Interview with Su Wilson – Fogarty EDvance Mentor
The EDvance program is a key initiative of the Fogarty Foundation. It was established to support schools in challenging communities by enhancing the capacity of school leaders to address the complex challenges in their schools.
Each school that participates in the Fogarty EDvance program is assigned a mentor who will help them to build their capability – and that of their school’s leadership team – over time.
The mentors work one-on-one with principals and school leadership teams, in both a coaching and mentoring capacity, to support each school through a program of improvement.
The Fogarty EDvance mentors are regularly described as the ‘gold’ in the Fogarty EDvance School Improvement Program.
Su Wilson has been an integral part of the mentor team for six years, working with nine schools since 2013. We spoke with Su about becoming a Fogarty EDvance mentor and the benefits for schools who are part of the program.
How did you become involved with the Fogarty EDvance program?
To lead a school takes commitment and passion, which makes it difficult to simply walk away. When I retired late in 2013, I was fortunate to join Pauline Coghlan and Peter Holcz in designing and delivering a program to train school leaders on school improvement. Through this role and the role of an Independent Public School (IPS) Reviewer, I learned about the work of the team at Fogarty EDvance, so was delighted when I was invited to join an extremely capable and experienced group of mentors.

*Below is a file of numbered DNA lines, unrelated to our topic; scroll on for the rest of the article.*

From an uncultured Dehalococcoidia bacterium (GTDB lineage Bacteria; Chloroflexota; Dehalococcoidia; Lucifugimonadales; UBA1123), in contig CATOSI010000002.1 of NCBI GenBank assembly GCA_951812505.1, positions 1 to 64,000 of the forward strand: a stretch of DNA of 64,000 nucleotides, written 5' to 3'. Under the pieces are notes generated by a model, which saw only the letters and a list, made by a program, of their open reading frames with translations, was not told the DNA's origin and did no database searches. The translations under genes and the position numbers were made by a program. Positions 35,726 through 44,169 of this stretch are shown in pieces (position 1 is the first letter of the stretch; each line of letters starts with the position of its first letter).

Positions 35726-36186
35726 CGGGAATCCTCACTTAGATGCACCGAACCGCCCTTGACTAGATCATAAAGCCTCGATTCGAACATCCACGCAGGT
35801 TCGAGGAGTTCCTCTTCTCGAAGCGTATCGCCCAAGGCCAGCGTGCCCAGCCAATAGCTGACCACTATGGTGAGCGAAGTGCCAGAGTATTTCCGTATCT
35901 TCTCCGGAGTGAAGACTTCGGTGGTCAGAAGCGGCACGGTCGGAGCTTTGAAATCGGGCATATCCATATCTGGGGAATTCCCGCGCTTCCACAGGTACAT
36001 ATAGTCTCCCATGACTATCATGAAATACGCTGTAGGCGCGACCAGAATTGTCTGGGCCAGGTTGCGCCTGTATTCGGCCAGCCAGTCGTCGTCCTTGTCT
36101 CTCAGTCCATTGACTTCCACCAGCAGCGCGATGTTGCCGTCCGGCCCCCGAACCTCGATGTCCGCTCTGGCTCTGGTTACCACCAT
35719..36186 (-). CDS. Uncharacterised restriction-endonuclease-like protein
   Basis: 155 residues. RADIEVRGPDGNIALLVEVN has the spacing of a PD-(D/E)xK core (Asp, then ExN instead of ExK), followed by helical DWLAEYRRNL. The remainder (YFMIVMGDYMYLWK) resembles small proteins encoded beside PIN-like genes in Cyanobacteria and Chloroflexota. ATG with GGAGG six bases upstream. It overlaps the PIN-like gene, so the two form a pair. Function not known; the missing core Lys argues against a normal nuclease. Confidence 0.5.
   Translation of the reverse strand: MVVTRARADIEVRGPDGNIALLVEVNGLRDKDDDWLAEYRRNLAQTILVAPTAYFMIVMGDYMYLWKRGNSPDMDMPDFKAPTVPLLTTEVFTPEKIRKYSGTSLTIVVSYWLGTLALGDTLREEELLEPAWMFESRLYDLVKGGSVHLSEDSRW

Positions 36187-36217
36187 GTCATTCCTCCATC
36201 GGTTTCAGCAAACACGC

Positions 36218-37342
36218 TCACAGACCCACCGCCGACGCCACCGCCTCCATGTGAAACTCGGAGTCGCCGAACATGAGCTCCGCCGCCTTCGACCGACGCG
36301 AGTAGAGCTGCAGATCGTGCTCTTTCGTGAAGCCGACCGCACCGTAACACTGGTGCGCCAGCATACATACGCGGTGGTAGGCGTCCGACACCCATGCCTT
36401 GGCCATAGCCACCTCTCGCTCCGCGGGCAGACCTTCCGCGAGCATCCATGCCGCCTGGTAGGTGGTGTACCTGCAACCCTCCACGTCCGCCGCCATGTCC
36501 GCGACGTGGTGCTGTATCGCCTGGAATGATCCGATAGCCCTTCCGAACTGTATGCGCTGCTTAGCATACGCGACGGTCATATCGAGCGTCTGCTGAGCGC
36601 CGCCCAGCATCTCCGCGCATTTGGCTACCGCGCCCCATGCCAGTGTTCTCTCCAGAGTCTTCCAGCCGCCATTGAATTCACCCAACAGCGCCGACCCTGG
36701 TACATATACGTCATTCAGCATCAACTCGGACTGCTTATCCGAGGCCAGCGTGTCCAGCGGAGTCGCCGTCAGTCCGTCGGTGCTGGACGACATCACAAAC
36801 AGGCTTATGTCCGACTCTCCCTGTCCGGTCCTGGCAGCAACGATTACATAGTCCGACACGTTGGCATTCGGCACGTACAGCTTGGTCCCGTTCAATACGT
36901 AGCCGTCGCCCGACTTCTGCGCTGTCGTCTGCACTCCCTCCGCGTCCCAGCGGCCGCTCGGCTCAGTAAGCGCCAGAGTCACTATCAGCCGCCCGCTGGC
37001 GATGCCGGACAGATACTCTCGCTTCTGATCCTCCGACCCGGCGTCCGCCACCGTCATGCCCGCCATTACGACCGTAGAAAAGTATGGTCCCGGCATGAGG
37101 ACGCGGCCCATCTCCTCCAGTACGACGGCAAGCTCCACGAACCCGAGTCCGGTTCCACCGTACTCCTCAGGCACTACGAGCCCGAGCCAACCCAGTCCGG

Tell us about the schools you have worked with.
I have had the pleasure of mentoring leadership teams from Balga and Roseworth Primary Schools in Cohort 3; and Koorana and Orelia Primary Schools in Cohort 4. I currently work with leaders at Tom Price and North Tom Price Primary Schools in Cohort 6; and Lakelands Primary School and Endeavour Schools, encompassing Endeavour PS and Endeavour Ed Support Centre, in Cohort 7.
All schools have focussed, hard-working leadership teams who have shown total commitment to whole-school implementation of the Fogarty EDvance program in striving for improvements in practice.
Upon entering the program, each school analysed data, and accessed program tools to gather information about their school . This meant that their planning for improvement related specifically to their own needs, with initiatives and strategies for intervention driven by evidence and current research.
High performing schools worldwide recognise that improving the effectiveness of teaching will lift student outcomes and school performance. Each school with which I have worked has focussed on ensuring there is consistent, high quality teaching in every classroom.
The varying experience of teachers in their respective schools and the degree to which they are willing to change their teaching practice, also has implications for planning for improvement. While having low SES may impact on learning, behaviour and attendance, regional schools also have the added complexity of transient staff.